[Python-ideas] __iter__(), keys(), and the mapping protocol

Jonathan Fine jfine2358 at gmail.com
Thu Sep 13 04:07:33 EDT 2018

Someone wrote:

    Granted, my only strong argument is that the ** unpacking operator
    depends on this method to do its job, and it's currently alone amongst
    Python's operators in depending on a non-dunder to do so

I like this argument. And I think it's important. Here's some background facts

class dict(object)
 |  dict() -> new empty dictionary
 |  dict(mapping) -> new dictionary initialized from a mapping object's
 |      (key, value) pairs
 |  dict(iterable) -> new dictionary initialized as if via:
 |      d = {}
 |      for k, v in iterable:
 |          d[k] = v
 |  dict(**kwargs) -> new dictionary initialized with the name=value pairs
 |      in the keyword argument list.  For example:  dict(one=1, two=2)

    >>> list(zip('abc', range(3)))
    [('a', 0), ('b', 1), ('c', 2)]
    >>> dict(list(zip('abc', range(3))))
    {'b': 1, 'a': 0, 'c': 2}
    >>> dict(zip('abc', range(3)))
    {'b': 1, 'a': 0, 'c': 2}

    >>> dict(**zip('abc', range(3)))
    TypeError: type object argument after ** must be a mapping, not zip
    >>> dict(**list(zip('abc', range(3))))
    TypeError: type object argument after ** must be a mapping, not list

Now for my opinions. (Yours might be different.)

First, it is my opinion that it is not reasonable to insist that the
argument after ** must be a mapping. All that is required to construct
a dictionary is a sequence of (key, value) pairs. The dict(iterable)
construction proves that point.

Second, relaxing the ** condition is useful. Consider the following.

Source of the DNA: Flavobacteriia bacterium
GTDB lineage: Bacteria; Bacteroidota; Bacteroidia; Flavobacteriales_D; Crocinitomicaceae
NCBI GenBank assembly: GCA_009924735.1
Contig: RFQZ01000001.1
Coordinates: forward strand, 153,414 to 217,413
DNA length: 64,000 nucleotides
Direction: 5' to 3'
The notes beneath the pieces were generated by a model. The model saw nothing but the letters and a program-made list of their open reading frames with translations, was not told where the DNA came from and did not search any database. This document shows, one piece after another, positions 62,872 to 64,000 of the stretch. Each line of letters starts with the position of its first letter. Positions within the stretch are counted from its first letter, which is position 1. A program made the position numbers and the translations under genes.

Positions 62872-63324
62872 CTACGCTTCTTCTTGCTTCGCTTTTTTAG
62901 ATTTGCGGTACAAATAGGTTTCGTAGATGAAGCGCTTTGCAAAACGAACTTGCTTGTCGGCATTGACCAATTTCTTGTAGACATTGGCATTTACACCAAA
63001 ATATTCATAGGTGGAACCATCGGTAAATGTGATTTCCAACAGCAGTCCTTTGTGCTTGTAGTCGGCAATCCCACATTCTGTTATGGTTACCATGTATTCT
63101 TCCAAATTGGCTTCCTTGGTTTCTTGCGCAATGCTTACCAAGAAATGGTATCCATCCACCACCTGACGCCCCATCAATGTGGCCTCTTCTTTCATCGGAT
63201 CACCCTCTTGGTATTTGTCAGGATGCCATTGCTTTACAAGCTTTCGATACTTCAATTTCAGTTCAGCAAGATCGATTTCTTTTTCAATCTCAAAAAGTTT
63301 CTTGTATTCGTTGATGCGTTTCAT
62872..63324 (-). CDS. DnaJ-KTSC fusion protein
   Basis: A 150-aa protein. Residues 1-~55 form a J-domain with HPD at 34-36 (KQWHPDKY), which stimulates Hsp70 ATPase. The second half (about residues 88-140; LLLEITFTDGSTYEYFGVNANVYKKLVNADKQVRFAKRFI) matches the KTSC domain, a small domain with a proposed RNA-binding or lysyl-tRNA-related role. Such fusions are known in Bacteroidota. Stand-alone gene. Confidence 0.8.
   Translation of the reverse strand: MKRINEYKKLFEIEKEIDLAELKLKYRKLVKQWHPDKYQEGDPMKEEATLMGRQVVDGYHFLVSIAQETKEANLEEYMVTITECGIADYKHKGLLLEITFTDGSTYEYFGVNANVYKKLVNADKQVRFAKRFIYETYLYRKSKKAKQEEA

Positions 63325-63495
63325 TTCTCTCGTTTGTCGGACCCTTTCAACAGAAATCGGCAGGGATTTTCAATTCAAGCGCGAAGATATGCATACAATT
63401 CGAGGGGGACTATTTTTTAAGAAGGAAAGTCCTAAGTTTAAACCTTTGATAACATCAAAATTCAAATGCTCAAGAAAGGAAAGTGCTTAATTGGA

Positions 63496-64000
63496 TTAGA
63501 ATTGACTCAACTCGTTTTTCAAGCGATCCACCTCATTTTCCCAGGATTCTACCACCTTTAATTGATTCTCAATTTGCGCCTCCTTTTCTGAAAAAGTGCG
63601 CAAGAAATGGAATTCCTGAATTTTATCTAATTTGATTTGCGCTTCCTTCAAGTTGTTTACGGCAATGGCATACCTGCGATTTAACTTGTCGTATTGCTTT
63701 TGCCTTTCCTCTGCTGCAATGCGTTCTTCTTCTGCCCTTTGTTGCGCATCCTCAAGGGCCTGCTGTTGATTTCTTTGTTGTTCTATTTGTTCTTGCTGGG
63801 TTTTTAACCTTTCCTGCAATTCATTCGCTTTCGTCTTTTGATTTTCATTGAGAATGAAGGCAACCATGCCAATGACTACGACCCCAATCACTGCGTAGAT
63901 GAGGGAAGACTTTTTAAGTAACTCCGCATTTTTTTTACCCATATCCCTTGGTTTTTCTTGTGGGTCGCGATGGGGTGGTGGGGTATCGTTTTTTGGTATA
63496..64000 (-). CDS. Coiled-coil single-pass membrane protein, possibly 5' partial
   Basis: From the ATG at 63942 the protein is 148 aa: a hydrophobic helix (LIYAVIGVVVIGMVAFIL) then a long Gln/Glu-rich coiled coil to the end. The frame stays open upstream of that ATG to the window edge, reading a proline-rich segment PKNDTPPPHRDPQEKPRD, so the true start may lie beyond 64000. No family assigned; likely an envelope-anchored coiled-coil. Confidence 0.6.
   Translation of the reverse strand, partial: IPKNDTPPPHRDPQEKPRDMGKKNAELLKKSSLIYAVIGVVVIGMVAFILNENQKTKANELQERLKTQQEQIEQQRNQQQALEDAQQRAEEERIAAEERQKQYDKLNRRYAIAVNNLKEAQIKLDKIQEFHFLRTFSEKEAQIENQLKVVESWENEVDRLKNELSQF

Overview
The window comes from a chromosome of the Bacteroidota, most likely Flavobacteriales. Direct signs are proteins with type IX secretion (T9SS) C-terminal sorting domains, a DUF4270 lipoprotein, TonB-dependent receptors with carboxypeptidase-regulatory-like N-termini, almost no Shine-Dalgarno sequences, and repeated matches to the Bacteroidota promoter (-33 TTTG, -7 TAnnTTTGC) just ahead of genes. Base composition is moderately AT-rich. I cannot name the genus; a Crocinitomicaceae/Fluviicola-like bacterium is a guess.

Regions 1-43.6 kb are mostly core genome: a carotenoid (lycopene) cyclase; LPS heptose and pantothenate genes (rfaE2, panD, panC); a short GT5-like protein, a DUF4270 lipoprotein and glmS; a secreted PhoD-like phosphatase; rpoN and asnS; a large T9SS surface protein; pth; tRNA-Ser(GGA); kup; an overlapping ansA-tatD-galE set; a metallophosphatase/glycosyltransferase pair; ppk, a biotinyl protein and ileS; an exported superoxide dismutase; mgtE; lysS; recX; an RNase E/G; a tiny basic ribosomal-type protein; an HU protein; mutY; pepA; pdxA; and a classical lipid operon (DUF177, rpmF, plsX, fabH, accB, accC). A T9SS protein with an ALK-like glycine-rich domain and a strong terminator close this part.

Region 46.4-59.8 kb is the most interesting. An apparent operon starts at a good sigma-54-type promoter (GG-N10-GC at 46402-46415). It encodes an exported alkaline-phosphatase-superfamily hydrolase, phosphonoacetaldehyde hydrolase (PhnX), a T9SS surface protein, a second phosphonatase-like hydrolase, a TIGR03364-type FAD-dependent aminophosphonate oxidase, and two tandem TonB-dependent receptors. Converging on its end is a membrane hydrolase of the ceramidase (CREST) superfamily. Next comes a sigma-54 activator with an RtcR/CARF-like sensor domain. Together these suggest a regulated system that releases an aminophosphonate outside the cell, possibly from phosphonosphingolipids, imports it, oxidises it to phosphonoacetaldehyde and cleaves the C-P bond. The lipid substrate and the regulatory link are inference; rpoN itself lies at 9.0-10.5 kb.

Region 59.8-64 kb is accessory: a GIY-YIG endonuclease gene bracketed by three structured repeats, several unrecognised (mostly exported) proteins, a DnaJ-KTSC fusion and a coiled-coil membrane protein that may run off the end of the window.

>>> class NS: pass
    >>> ns = NS()

    >>> ns.a = 3
    >>> ns.b = 5

    >>> ns.__dict__
    {'b': 5, 'a': 3}

    >>> def fn(**kwargs): return kwargs

    >>> fn(**ns)
    TypeError: fn() argument after ** must be a mapping, not NS

    >>> fn(**ns.__dict__)
    {'b': 5, 'a': 3}

The Zen of Python says

    Namespaces are one honking great idea -- let's do more of those!

I see many advantages in using a namespace to build up the keyword
arguments for a function call. For example, it could do data
validation (of both keys/names and values). And once we have the
namespace, used for this purpose, I find it natural to call it like so

        >>> fn(**ns)

I don't see any way to do this, other than defining NS.keys and
NS.__getitem__. But why should Python itself force me to expose
ns.__dict__ in that way. I don't want my users getting a value via

By the way, in JavaScript the constructs obj.aaa and obj['aaa'] are
always equivalent.


Here are some additional relevant facts.

    >>> fn(**dict(ns))
    TypeError: 'NS' object is not iterable

    >>> def tmp(self): return iter(self.__dict__.items())
    >>> NS.__iter__ = tmp

    >>> fn(**dict(ns))
    {'b': 5, 'a': 3}

    >>> list(ns)
    [('b', 5), ('a', 3)]

I find allowing f(**dict(ns)) but forbidding f(**ns) to be a
restriction of functionality removes, rather than adds, values.

Perhaps (I've not thought it through), *args and **kwargs should be
treated as special contexts. Just as bool(obj) calls obj.__bool__ if


In other words, have *args call __star__ if available, and **kwargs
call __starstar__ if available. But I've not thought this through.


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